Iceland was the last of the Nordic Nations to join the Eurovision family in 1986. Since their debut, the primary way the country as selected their Eurovision entries has been via their national final “Söngvakeppnin”. Despite the country’s small population, there is often something for everyone’s taste in the line up.
“Söngvakeppnin” typically consists of 10-15 songs in total that are then split into semifinals. In recent years the contest has consisted of 10-12 songs split into two even semifinals. In the semifinals artists are required to sing their songs in Icelandic, and if the song makes it to the final the artists then would sing the song in the language that they would plan on singing in at Eurovision.
When there are 10 songs in the competition (like we have this year– 2023) two songs from each semifinal are chosen to advance to the final with the vpote comprised of 100% televote. There is then one additional song selected from the remaining six to act as a wild card and participate in the final. So, if your favorite in the semi doesn’t make it on the televote alone, don’t give up! There is still a chance that they can make it to the final!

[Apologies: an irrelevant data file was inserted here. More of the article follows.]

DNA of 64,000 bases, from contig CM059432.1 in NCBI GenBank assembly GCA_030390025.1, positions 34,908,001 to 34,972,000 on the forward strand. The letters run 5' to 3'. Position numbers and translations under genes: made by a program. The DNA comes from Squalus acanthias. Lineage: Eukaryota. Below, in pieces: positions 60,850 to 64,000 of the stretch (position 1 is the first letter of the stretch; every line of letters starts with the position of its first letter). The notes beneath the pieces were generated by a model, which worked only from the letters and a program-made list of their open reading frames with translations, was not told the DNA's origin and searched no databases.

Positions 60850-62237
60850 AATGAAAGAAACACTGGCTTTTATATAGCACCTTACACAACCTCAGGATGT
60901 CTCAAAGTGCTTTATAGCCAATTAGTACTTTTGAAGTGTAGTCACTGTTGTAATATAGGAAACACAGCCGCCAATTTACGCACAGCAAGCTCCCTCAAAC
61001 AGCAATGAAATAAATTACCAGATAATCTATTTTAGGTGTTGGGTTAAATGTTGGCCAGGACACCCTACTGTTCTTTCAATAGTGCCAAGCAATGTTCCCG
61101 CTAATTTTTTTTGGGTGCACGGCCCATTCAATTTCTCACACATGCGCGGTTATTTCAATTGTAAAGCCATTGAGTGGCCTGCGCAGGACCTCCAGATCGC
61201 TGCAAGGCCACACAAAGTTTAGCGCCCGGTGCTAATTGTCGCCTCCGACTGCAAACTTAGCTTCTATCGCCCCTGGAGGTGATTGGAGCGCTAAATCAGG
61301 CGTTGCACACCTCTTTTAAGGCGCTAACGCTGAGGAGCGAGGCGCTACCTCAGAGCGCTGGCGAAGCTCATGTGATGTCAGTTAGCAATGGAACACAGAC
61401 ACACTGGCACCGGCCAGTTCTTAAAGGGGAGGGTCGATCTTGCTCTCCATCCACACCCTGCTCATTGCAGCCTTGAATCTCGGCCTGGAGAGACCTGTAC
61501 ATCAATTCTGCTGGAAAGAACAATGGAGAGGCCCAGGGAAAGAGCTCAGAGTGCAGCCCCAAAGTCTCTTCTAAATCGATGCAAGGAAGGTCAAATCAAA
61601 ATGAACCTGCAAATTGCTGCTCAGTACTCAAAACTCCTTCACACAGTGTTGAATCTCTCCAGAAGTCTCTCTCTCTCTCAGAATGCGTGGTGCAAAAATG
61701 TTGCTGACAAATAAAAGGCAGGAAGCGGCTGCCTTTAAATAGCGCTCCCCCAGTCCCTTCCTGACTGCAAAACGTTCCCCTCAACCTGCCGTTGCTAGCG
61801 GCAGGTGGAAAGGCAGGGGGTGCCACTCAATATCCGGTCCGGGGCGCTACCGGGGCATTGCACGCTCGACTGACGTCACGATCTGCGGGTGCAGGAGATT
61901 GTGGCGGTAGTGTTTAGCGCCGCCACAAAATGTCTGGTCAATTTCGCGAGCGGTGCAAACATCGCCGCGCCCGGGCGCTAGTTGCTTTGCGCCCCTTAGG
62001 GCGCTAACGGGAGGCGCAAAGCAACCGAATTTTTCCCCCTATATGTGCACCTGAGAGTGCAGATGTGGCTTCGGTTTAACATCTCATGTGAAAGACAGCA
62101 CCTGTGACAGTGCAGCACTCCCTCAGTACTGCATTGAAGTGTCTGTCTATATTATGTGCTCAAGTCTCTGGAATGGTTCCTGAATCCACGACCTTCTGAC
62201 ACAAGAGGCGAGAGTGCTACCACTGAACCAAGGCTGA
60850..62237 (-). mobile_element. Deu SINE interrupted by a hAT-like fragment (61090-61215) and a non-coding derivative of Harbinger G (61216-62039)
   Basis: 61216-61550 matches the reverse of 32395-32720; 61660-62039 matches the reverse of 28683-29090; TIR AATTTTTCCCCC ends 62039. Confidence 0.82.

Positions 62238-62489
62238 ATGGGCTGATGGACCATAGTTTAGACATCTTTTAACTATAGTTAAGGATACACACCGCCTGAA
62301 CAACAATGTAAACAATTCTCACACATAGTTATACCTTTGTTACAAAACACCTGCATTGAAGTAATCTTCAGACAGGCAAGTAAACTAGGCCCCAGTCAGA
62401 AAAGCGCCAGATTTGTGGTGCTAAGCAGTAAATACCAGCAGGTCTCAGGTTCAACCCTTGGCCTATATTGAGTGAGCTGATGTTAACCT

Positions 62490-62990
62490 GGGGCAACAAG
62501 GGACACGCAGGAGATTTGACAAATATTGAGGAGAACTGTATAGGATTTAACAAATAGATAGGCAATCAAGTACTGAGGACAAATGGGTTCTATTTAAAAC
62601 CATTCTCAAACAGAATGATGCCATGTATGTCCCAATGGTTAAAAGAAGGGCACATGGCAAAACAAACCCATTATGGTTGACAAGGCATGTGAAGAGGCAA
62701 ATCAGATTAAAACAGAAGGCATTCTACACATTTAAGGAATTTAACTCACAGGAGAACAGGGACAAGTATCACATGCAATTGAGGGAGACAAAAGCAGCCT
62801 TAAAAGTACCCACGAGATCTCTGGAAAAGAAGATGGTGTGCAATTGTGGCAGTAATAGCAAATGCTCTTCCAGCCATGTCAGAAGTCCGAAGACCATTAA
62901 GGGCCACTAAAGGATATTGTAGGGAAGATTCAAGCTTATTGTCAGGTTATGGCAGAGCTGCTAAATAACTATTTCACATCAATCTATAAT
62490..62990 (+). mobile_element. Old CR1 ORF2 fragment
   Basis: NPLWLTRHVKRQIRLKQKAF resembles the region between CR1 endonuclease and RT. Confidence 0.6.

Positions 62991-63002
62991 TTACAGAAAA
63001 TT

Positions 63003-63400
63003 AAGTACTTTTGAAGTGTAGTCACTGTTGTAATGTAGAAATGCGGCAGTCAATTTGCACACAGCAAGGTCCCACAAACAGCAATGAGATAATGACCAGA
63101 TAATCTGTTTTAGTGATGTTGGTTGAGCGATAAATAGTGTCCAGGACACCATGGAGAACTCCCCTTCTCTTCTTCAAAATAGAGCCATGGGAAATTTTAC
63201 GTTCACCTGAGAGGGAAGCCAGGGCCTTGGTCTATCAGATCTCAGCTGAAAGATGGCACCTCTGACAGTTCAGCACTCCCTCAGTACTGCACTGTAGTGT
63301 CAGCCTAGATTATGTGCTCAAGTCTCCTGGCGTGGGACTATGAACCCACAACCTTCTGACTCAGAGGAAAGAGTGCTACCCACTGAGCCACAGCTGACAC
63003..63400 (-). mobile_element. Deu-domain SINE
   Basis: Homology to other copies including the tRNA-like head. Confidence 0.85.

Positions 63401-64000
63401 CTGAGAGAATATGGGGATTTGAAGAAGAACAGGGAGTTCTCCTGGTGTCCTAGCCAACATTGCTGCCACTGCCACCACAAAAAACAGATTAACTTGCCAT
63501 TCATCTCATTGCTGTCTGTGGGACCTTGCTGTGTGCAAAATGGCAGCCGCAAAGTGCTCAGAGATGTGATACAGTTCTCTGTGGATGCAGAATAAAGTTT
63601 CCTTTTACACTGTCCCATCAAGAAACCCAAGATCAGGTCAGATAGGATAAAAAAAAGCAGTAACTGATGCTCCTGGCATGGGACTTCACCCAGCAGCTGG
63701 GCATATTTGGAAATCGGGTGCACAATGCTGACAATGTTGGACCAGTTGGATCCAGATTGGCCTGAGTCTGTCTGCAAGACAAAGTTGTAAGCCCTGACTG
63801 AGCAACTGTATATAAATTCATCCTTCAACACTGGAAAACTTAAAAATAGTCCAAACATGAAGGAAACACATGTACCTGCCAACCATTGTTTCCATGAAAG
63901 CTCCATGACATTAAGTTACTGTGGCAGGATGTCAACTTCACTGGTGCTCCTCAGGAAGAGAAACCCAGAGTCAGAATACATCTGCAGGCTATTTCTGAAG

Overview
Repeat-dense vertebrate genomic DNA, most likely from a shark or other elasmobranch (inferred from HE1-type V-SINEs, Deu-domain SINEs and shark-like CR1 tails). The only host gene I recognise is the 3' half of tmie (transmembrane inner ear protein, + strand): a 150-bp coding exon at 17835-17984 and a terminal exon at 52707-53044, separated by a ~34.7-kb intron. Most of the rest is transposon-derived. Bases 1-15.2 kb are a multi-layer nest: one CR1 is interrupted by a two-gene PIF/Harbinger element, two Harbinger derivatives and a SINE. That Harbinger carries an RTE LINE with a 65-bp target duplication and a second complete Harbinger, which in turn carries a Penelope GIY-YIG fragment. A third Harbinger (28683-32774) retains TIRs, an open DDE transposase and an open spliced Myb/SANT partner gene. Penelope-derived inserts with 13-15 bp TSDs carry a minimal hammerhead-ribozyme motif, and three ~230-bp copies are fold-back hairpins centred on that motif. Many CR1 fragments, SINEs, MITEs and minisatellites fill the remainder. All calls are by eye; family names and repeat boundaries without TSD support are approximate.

In the final, the qualified songs are performed again. The final voting is consisted of jury and televote. The scores from these two groups are then added together to narrow the field down to the top two songs, which then advance to a Superfinal. The winner of the Superfinal and their subsequent ticket to Eurovision is decided 100% by televote; and there you have it! The winning song is chose in Iceland.
Folks will remember Iceland’s Entry from 2021 Daði & Gagnamagnið with their song “10 Years” that placed fourth in Rotterdam in 2021. Initially the group was selected to represent Iceland at 2020 with the song “Think About Things” which was a bookie’s favorite (song most popular with those placing bets) to win in 2020 before Eurovision was canceled. This was the group second go at representing Iceland in 2017 they came second with the song “Is This Love?”
In 2023 we are getting our first Faroese artist, but back in 2019, Kristina Skoubo tried to represent Iceland with her retro pop song “Mama Said”.
From the first edition of the contest that determined the Eurovision entrant there is “Syngdu lag” by Pálmi Gunnarsson.
And from the following year, 1987, “Norðurljós” by Eyjólfur Kristjánsson. Just the opening chords alone put a smile on my face
Then there was Regína Ósk, who’s ballad “Þér við hlið” almost harkens back to a medieval sound in the instrumentation but is performed with some gorgeous modern vocals. Those high notes alone are to die for. She placed second to the memorable “Congratulations” by Silvia Night.
Söngvakeppnin’s two semifinals take place on February 18 and 25. The Grand Final will be held on March 4.
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